Winter has arrived and now it’s an on-going challenge for businesses to keep their buildings at a comfortable temperature for employees. HVAC is the most common method for heating large spaces during winter, but it comes with a cost of higher electricity bills. Even though workspace efficiency can seem allusive during the winter months, don’t worry; I have 4 tips on innovative technologies that create ways to conserve energy at work.

1. Really Big Ceiling Fans

One simple yet effective solution for lowering energy costs in workspaces during winter is using a big ceiling fan, which uses less energy to heat (reducing heating costs by 30%) workspaces. Other benefits of the big ceiling fan include large amounts of air movement that can reach all employees – not just those working in specific spaces, increased comfort at work and overall better indoor air quality by aiding ventilation designs and strategies.

A great benefit of this strategy is that big ceiling fans can be installed in most workspaces without major restructuring and can even make an HVAC system work more efficiently. An HVAC system that is running more efficiently means that it’s using less energy, which means lower utility bills. That’s a big win. If you have a very large workspace, something to consider would be combining big ceiling fans with a Building Management System. This allows facility managers to have much greater control over the way big ceiling fans and HVAC systems work together, which can provide a tremendous reduction in the amount of energy used to heat a workspace – check out the next point!

2. Have a Computer Do It: Building Management Systems

A building management system (BMS), is a computer-based system designed to monitor and control building mechanical and electrical equipment and network them into a system. The biggest benefit of the BMS for a workspace is that it optimizes equipment performance to minimize energy consumption. It also provides facility managers with a picture of sometimes large and complex networks of building technology and data for more strategic decision-making.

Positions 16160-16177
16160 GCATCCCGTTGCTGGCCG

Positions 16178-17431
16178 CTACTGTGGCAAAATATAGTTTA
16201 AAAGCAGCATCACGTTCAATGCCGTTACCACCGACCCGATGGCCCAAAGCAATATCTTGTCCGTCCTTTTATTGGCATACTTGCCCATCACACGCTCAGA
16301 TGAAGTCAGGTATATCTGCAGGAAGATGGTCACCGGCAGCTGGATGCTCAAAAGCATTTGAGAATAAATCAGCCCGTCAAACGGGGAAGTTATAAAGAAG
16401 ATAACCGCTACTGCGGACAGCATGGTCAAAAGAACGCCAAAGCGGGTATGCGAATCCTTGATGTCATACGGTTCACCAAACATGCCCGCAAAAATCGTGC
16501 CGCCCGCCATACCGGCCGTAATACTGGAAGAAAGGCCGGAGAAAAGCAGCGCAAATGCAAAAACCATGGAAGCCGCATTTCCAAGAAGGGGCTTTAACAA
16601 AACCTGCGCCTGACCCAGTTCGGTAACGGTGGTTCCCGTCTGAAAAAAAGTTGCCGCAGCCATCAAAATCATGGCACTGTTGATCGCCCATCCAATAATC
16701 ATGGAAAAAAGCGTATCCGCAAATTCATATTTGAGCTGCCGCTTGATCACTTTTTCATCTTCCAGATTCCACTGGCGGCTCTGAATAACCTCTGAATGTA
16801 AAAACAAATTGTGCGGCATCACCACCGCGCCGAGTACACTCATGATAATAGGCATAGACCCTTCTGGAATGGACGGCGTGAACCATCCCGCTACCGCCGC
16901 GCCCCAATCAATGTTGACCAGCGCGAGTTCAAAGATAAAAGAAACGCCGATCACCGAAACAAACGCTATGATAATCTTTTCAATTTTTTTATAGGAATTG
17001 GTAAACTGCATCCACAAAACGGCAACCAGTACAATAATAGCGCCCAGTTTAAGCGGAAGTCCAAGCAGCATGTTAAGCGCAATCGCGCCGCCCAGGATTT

Building management systems can be accessed remotely or locally. A BMS can manage facility equipment such as lighting, security, power, HVAC and big ceiling fans based on customized user input. A BMS can even help capture and analyze real-time equipment data, which helps facility managers develop strategies that drive energy costs down.

3. Get an Advanced Thermostat

AirEffect is an optional control system for MacroAir big ceiling fans that senses and automatically maintains the desired room temperature. The benefit of AirEffect is that it measures the temperature and humidity levels at the ceiling and on the floor. To achieve the desired temperature, AirEffect takes the existing temperature and humidity information in the space and calculates each fan’s ideal operating speed and direction to run the fans and get the space to the desired temperature

Winter forecast:
In a recent forecast, the US Energy Information Administration (EIA) expects households whose primary space heating fuel is heating oil to spend an average of $69 (20%) more this winter than last winter. Additionally, the EIA forecasts retail heating oil prices to be 50 cents per gallon (18%) higher than last winter and consumption to be 1% higher than last winter.

4. The Doorway to a Warmer Workspace

Workspace doors and windows are a major source of heat loss and, in some workspaces, it’s impossible to keep those doors closed or sealed. Heat loss and poor insulation can create:

  • Damaged inventory from extreme cold
  • Inability to retain employees because of cold stress and an uncomfortable environment
  • Higher energy consumption, which means higher energy bills

Investing in how your doors retain heat is an easy and cost-effective solution that can prevent heat loss when cold weather affects your workspace. Helpful solutions include:

  • Installing insulated dock panel doors
  • Insulation kits provide great value and are easy to install
  • Adding weather strips or seals to the gaps at the tops, bottoms, and sides of all doors
  • Using high-speed doors

I am positive that these tips will help you keep your workspace warm and help you conserve energy during the winter.

What other energy efficient methods have you seen or used that heat and conserve energy in workspaces? Leave your comment below!

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